Moral Ambiguity In The Kite Runner

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Moral ambiguity in the novel The Kite Runner is a concept Khaled Hosseini, the author, exercises plenty of times throughout the novel, but the few characters that are frequently accounted for being ambiguous are obvious, for instance, Amir and Baba. The Kite Runner is a novel written to express the lives of other people in separate countries. As life advances for the two characters, Hassan and Amir, trauma causes them to get wound up in a landslide of events leading to agitation, redemption, and Amir questioning if his entire life is a lie. In this novel ambiguity means the reader is not sure how the character is supposed to act which causes the reader to question the characters morals. Hassan, for the most part, is a static character who is neither viewed as vague, nor ambiguous in this narrative. Hassan is mainly known for his kind-hearted selflessness and always doing as Amir asks him; however, the reason behind this trait is never stated. Hassan is ambiguous, and that trait is essential for the development of the story, anything stating something different might be a misinterpretation.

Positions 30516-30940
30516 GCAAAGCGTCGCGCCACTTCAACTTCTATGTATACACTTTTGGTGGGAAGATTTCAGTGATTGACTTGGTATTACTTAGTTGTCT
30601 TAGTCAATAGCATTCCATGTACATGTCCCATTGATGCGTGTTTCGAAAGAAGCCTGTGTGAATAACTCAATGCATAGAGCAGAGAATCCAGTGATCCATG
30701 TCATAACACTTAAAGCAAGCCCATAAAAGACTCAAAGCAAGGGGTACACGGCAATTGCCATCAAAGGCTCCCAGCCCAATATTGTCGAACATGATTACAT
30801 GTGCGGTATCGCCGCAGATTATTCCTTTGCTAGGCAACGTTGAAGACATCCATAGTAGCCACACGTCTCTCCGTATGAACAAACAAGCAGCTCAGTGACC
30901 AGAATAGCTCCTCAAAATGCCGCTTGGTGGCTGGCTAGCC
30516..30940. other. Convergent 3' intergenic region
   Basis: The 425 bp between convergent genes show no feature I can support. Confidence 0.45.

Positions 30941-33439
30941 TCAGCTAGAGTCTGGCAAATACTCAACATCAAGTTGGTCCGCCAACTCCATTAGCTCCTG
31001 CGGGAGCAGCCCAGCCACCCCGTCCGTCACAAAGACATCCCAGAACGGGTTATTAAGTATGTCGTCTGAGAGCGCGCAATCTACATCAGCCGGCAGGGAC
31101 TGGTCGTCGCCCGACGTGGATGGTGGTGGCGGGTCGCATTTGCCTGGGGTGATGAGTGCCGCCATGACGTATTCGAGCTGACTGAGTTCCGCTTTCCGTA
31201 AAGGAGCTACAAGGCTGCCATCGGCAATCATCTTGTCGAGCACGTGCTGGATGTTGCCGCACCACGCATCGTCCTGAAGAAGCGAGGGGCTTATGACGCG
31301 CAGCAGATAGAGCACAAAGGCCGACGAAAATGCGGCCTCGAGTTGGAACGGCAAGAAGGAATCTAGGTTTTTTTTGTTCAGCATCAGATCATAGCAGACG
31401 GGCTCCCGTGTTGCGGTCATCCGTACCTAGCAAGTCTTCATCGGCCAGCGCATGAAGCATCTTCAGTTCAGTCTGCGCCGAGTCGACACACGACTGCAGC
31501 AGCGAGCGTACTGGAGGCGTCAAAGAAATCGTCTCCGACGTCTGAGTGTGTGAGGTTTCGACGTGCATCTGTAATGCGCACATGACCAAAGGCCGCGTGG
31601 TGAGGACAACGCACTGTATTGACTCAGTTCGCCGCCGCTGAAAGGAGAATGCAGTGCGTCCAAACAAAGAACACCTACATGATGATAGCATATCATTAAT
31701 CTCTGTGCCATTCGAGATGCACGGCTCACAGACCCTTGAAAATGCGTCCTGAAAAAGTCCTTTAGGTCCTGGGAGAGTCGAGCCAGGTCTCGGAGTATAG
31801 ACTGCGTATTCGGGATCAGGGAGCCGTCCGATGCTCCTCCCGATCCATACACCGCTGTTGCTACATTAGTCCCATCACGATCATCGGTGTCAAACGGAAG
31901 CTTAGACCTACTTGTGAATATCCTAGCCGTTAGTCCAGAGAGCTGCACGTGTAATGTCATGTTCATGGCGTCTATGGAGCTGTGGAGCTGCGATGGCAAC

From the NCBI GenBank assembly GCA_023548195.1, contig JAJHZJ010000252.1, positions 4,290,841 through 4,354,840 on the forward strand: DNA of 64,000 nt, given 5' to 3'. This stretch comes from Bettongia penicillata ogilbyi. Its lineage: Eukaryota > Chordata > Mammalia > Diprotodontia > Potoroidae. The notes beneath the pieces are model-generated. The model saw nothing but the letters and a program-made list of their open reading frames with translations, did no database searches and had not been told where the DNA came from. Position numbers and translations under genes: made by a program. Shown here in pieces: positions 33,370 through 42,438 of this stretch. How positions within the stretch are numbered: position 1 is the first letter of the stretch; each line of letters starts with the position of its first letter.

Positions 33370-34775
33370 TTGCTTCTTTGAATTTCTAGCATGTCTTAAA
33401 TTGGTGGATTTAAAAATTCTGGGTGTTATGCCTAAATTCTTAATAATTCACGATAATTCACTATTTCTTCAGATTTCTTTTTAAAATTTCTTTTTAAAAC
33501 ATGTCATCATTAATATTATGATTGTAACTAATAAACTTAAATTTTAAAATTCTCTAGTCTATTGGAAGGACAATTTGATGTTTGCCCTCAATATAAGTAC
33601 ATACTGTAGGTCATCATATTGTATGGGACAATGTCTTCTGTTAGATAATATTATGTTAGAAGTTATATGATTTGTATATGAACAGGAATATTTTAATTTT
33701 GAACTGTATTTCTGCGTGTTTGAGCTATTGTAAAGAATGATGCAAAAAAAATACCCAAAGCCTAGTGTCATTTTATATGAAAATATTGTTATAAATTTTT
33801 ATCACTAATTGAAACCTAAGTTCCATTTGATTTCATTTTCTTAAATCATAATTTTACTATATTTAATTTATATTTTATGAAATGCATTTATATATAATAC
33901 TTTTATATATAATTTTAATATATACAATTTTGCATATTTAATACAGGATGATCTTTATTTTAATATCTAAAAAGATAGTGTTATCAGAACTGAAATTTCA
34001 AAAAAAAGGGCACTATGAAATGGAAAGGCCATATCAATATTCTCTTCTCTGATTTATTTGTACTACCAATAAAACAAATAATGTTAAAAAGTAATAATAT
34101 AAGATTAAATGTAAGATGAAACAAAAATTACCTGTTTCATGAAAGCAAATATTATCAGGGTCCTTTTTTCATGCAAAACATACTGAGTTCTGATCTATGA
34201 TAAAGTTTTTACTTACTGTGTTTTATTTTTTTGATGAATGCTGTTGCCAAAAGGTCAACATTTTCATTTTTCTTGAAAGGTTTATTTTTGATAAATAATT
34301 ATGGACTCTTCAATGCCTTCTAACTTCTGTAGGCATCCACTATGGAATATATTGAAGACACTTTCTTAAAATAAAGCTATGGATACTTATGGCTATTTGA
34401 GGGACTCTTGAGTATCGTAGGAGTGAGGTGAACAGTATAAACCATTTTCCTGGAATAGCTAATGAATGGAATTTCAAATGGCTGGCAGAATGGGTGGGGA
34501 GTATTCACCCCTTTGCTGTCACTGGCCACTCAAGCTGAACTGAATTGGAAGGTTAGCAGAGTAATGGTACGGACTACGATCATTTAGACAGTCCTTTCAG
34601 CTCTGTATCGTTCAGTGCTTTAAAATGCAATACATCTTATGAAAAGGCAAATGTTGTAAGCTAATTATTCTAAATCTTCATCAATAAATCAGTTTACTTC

Hassan is considerably Amir’s sidekick, but he is also Amir and Baba’s servant. Amir is completely discourteous towards Hassan, and Amir is notorious to take advantage of him throughout the novel. Subsequently, following Hassan’s death, Amir discovers himself and Hassan are brothers, but as for Hassan it is too late. Regardless Hassan seeming benevolent, the story is completely being told

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